Indria is inwardly settled, the pickled dimples in her cheeks feather-kissed by a whimsical breeze, her pink smile touched by thankfulness for her life; the honesty of the sun; the waves birthing and dying on the prow of the ship.
She imagines the wind personified as a jolly fat Mawangi man laughing with great gulps and puffs of air, the ship coasting on his sweet/salty breath, the waves rocking the boat to the rhythm of his rolling belly.
Indria gives thanks for the sparkling sea, the silver rainbows of flying fish darting in and out of the churning froth, the grave and sombre albatross that rests briefly on the rail near her elbow, bobbing its head like a censuring finger, cawing long and low and seeming to say ‘now be good, be good now……………’
Indria hands the albatross a fish from her bucket and he is on his way.
She cleans her fishing equipment and scales the remainder of the brace of fish and heads below deck. Soon Indria’s sunshine is smothered by dank feverish shadows that huddle in corners and mop their brows. Down here the ship transforms into a floating coffin, the flames in the wall torches fluttering with seasickness, spewing greasy smoke in involuntary spasms.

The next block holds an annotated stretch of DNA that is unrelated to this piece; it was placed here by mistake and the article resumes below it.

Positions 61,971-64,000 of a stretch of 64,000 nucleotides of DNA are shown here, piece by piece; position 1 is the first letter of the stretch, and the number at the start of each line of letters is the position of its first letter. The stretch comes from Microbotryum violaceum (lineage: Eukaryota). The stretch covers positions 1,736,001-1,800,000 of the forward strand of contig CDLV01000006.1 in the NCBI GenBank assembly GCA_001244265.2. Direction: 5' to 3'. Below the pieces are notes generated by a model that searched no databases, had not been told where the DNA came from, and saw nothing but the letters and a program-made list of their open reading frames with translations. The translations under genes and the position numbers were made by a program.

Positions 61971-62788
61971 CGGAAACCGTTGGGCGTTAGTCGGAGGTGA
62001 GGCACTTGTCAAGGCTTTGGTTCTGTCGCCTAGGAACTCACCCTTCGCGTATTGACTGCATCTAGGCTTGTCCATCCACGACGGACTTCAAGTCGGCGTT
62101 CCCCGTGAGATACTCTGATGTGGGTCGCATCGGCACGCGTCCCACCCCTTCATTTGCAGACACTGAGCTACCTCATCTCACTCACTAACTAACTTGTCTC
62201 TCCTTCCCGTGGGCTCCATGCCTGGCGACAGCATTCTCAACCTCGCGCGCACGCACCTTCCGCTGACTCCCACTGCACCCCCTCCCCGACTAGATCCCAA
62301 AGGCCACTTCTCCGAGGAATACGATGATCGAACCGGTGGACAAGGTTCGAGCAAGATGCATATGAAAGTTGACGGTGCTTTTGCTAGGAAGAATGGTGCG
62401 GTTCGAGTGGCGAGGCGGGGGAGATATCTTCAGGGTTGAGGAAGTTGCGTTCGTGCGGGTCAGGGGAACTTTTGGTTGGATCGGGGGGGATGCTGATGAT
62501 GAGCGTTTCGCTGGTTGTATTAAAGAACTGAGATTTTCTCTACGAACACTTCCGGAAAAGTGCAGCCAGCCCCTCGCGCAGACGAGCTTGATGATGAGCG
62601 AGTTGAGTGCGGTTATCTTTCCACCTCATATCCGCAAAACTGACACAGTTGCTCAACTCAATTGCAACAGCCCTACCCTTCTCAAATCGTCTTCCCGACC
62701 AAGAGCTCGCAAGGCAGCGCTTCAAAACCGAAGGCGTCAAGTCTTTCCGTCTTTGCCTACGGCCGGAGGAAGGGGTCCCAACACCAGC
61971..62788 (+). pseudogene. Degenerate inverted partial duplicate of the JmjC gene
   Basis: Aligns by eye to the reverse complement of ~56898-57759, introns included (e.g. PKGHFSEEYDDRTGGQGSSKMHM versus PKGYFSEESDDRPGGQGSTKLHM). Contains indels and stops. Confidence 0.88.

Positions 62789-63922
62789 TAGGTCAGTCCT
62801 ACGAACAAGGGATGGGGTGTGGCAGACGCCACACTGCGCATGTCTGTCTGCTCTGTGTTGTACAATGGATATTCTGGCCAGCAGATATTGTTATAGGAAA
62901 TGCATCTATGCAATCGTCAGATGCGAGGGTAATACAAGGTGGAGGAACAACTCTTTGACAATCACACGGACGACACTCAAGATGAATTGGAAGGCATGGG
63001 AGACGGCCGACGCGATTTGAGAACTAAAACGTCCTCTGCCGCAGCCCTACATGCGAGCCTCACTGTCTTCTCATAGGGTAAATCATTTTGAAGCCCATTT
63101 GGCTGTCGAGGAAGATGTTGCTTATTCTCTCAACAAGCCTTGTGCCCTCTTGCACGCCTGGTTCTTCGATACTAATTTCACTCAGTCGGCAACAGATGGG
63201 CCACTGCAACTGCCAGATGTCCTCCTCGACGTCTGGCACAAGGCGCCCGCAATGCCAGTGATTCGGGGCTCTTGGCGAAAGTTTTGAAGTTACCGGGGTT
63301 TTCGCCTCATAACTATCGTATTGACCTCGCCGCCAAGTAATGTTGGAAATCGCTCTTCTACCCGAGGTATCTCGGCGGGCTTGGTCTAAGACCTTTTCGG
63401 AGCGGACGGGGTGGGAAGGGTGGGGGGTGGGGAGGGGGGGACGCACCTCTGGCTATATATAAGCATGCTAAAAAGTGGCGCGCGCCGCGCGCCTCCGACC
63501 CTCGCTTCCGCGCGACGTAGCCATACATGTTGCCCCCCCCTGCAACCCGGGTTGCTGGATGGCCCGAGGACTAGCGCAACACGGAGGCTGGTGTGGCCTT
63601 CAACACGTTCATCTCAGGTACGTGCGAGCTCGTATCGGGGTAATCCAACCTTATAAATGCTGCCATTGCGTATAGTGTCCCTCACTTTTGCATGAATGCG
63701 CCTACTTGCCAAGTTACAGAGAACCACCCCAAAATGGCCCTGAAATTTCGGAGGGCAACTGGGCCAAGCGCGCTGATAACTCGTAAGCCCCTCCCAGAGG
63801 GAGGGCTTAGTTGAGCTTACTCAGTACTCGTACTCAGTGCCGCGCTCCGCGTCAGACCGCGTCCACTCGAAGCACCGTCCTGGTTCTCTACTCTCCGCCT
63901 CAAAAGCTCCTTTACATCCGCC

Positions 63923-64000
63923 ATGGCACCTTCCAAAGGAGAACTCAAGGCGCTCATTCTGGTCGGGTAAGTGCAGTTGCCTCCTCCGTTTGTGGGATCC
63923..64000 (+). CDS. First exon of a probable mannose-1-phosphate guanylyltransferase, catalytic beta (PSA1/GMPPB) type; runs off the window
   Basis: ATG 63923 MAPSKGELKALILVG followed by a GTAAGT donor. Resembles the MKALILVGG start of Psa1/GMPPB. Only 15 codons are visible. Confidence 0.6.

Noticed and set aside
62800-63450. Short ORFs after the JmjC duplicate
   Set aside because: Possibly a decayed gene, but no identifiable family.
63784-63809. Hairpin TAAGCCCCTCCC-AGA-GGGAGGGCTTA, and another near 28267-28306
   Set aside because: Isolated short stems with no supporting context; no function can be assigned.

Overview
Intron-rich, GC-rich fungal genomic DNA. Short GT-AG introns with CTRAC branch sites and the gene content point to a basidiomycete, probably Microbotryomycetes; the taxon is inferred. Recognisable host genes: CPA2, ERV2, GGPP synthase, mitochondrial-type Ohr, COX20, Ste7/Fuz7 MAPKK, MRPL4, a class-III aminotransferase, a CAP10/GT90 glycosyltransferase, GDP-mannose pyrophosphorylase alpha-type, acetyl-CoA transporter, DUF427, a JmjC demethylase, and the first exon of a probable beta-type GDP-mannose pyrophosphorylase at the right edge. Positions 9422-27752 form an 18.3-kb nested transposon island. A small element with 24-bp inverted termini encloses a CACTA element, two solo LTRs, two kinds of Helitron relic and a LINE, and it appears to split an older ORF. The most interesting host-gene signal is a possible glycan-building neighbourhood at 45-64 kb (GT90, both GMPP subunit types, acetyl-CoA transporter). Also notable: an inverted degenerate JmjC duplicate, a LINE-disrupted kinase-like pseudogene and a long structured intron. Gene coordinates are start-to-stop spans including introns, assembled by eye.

The scullery offers what comfort it can, overwhelmed by the robust aromas of various salted meats, earthy root vegetables, dried herbs. Indria nods as she hands the bucket of fresh fish to the head cook. Thankfully the crew are able to pick up fresh fruits and vegetables whenever in port, and tonight they would feast on fried fish in lemon and garlic. She then heads over to the water barrel and whispers the incantation for creating pure water.
Later, when the food would be ready to serve Indria would return, at the cook’s request, and perform the daily ritual of thanks to Gozreh, backed up by a very practical cantrip of water and food purification.
Dinner over, finally in her cot, she cast Light and continued her latest letter to her parents.Life was good.